Is Microsoft planning a Service Pack 2 (SP2) for Windows 7? Until today, I thought it was inevitable. It turns out that unlike previous Windows versions, the software giant might just end at one service pack. The company will instead urge consumers and businesses alike to upgrade to Windows 8.

Earlier this morning, a rumor suggested that Microsoft has no plans for a Windows 7 SP2. The software giant will instead keep updating the operating system with monthly patches until its support expires, according to sources close to Microsoft’s sustained engineering team, which builds and releases service packs, cited by The Register.

I contacted Redmond to find out if this was just another rumor or if it was indeed the case. “Nothing to share,” a Microsoft spokesperson told The Next Web. That’s it. After all, Microsoft has not made any announcements about a Windows 7 SP2 and the company doesn’t comment on rumors or speculation, unless it’s something really important.

Clearly Microsoft doesn’t think this is one of those times. I disagree, given that until this Friday, Windows 7 is still the latest version of Microsoft’s desktop operating system. It will also likely remain the most popular one for months to come.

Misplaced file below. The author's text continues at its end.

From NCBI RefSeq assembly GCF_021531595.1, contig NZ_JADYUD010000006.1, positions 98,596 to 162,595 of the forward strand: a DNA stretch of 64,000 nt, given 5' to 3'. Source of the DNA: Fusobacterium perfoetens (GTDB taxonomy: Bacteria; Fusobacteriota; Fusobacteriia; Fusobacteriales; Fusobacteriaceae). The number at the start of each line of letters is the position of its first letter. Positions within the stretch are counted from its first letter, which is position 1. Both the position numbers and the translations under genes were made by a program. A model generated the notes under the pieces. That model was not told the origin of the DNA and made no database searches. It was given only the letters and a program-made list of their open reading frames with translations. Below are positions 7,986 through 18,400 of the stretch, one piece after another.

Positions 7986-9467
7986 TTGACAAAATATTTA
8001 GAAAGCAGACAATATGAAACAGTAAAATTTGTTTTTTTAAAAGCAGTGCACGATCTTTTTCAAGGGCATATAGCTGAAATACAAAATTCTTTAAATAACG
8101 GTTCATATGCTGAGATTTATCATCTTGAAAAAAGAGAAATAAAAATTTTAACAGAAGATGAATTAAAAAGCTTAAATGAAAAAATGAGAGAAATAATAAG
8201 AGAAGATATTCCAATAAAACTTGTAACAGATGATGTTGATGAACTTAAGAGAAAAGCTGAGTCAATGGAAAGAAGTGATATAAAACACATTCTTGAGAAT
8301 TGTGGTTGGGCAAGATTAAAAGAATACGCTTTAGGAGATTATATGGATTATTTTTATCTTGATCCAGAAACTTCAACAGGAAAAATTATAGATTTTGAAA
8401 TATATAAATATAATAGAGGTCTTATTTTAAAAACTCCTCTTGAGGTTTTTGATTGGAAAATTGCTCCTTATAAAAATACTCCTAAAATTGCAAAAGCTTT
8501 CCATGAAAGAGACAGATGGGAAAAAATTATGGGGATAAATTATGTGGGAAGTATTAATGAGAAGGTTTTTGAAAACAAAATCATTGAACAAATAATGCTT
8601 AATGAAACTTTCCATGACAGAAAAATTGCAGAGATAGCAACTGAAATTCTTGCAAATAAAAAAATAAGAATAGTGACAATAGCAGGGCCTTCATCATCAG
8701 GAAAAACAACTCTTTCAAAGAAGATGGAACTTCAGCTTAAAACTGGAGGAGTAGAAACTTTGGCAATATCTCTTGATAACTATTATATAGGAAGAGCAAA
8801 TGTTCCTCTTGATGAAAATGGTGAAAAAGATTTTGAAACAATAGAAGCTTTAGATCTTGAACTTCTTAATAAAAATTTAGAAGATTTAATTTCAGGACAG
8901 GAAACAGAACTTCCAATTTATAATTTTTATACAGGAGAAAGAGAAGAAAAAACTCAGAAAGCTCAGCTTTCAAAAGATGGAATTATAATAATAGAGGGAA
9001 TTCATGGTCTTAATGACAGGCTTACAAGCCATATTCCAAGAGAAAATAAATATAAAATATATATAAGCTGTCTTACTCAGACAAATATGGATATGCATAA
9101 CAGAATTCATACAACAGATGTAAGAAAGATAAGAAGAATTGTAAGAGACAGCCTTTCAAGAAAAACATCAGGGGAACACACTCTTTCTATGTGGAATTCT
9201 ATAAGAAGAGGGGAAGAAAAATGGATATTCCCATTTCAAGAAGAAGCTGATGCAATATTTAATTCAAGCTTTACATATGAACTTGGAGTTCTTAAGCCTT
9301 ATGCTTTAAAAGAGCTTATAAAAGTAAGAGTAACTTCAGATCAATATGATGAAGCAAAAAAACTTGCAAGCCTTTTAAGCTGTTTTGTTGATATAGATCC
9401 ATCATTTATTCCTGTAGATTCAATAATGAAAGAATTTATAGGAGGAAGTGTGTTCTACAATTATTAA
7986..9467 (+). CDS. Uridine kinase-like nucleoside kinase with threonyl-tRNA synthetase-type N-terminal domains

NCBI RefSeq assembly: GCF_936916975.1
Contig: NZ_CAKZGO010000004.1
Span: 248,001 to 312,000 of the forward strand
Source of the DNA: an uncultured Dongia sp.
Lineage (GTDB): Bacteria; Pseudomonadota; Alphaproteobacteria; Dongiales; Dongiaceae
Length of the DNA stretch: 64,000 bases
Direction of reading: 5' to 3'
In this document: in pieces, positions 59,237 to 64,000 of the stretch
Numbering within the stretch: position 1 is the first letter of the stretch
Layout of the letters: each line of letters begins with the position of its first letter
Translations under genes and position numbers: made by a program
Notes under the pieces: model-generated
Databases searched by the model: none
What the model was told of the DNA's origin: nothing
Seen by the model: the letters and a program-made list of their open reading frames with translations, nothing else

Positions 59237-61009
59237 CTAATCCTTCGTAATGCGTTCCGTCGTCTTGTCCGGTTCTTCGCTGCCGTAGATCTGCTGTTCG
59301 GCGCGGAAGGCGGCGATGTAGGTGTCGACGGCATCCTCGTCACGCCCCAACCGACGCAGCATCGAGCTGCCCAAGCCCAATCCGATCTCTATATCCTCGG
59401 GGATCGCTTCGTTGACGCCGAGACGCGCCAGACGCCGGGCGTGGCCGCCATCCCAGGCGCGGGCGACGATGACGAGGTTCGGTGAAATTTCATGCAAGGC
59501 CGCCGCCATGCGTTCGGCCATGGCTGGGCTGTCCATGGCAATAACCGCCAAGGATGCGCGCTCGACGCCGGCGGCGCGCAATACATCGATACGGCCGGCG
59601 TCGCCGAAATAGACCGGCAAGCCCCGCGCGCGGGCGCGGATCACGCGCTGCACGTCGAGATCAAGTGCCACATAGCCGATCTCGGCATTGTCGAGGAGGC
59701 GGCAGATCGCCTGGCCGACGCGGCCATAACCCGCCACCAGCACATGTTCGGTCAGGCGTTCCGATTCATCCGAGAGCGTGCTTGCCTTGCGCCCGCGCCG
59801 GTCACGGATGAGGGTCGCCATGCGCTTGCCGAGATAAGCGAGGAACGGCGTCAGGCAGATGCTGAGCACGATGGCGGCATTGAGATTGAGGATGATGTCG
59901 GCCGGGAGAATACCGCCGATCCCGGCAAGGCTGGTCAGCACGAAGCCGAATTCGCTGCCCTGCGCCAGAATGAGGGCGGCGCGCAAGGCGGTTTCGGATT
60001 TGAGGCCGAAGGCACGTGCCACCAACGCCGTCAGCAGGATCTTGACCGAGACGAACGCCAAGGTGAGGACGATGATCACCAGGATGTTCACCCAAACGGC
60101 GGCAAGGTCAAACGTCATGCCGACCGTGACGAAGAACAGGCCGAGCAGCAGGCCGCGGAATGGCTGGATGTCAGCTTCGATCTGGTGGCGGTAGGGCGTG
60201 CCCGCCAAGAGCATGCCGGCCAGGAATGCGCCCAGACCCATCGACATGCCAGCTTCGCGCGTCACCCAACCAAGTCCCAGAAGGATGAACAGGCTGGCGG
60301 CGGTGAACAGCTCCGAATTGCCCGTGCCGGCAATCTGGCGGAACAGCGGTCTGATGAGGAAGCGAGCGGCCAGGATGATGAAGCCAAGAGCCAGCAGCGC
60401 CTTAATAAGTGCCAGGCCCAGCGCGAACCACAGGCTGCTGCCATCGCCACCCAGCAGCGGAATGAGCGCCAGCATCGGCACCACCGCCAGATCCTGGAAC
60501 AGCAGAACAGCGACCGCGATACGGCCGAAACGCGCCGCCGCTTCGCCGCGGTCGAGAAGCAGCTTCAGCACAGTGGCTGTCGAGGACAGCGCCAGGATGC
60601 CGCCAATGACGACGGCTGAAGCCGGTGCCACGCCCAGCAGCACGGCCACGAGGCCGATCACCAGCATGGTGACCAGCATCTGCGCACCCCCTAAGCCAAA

On the other hand, although Windows 7 is slowly becoming the new Windows XP, in terms of adoption and market share, the software giant still has a lot of time to prep. That’s because the Microsoft Support Lifecycle Policy states:

  • 5 years Mainstream Support at the supported service pack level for Consumer/Hardware/Multimedia products.
  • 10 years of support (5 years Mainstream Support and 5 years Extended Support) at the supported service pack level for Business, Developer and Desktop Operating System products.

More specifically, the end of mainstream support for Windows 7 SP1 is January 12, 2015, and the end of its extended support is January 14, 2020. By then, we’ll have Windows 9 and whatever else Microsoft has planned.

See also – Microsoft announces preview of Internet Explorer 10 coming to Windows 7 in mid-November

Image credit: Simon Smetryns